Contractor Mike Holmes stumped just about everyone in our audience with his true/false game about working with contractors. Think you know better? Take a look at the contractor secrets Mike revealed and see how much you learn.
Each contractor who comes on to your property should have a valid license. Make sure you ask to see it and inspect it closely. Licenses are offered by the government and expire yearly, so make sure you check to see if their license is valid. The government supplies permits for renovation, electrical, plumbing and heating and cooling. The license doesn't ensure quality but it is the first step in investigating your contractor.
It is your right as a homeowner to demand that your contractor carry valid insurance, which covers you in case of any accidents on the job site. If a contractor doesn't have valid insurance, they can obtain temporary insurance to cover the work on your property. Some contractors may threaten to not do work on your property if you demand insurance, but do you want someone like that working on your property?
Mike has at least 20 references he can give out on request. Once the contractor has supplied such a list, call a number of them. Ask the homeowners important questions like: Did the contractor start and finish on time? How much down did they ask for? Did you have any problems on the job? Was the contractor pleasant to work with? Did they surprise you with extra cost you did not expect?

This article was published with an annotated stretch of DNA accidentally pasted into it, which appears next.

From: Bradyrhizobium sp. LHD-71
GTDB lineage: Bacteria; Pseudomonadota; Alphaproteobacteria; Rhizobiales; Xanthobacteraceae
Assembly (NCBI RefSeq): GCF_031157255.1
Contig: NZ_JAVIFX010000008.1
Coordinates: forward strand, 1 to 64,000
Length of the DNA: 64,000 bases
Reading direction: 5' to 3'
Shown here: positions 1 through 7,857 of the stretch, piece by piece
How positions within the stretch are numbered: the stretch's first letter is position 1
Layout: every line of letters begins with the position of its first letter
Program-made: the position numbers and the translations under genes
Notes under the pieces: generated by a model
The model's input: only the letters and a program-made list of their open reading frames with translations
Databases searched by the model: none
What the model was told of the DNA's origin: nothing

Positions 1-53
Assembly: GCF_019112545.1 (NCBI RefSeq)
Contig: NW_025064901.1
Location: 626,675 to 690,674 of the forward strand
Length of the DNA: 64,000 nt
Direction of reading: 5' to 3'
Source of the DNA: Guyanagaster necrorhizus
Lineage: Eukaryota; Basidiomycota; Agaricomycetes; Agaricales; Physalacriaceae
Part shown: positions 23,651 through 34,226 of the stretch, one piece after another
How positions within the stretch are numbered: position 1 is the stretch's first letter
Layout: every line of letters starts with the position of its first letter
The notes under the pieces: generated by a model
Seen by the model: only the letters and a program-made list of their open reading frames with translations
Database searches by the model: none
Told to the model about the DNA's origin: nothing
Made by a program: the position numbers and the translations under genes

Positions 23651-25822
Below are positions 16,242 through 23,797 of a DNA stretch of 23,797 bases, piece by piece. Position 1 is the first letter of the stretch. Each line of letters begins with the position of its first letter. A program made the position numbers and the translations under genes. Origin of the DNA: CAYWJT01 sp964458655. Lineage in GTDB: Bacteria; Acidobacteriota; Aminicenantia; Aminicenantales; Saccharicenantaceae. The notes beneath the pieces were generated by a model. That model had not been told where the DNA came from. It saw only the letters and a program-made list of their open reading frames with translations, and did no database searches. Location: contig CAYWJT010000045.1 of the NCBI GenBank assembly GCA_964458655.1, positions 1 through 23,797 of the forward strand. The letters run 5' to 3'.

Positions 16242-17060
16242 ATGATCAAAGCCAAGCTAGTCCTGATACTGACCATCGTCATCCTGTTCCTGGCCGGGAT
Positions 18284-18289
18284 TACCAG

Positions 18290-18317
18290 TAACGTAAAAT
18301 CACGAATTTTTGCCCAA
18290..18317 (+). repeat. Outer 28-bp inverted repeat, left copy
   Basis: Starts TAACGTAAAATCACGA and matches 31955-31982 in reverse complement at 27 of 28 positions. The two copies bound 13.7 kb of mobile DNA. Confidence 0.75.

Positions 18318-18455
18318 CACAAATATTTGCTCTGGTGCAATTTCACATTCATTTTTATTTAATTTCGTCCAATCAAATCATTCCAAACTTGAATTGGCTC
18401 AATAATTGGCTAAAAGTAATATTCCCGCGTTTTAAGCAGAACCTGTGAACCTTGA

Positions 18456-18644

Try to see at least three properties that the contractor has completed that had similar work done to your request. This is important. You don't want a fence expert doing a stucco job on your $30,000 addition.
If your contractor is a good one, they will have a list of references detailing different and varied clients with up-to-date contact information including: name, address, phone numbers, and info on the work done including quote.
Before you agree to have the contractor do work on your property, it is the contractor's responsibility to provide a contract containing all their contact information and detailing the work to be completed on your property, supplies they will be using, sub contractors (if any) who will be coming onto the property and a detailed payment schedule. It should also be stated in the contract that you will not pay any costs above the quote unless agreed to in writing.
A good landmark to use depending on the size of your job is an average "good faith" down payment of $2,500, which is basically booking a contractor's time.
When they arrive at the job site with their tools ready to work, you can give them another 10 percent.
Make sure you never pay in cash. Always pay by cheque or certified cheque. It is important to keep a paper trail in case you ever have to go to court. It is always important to get a receipt for every payment you pay the contractor, signed and dated by the contractor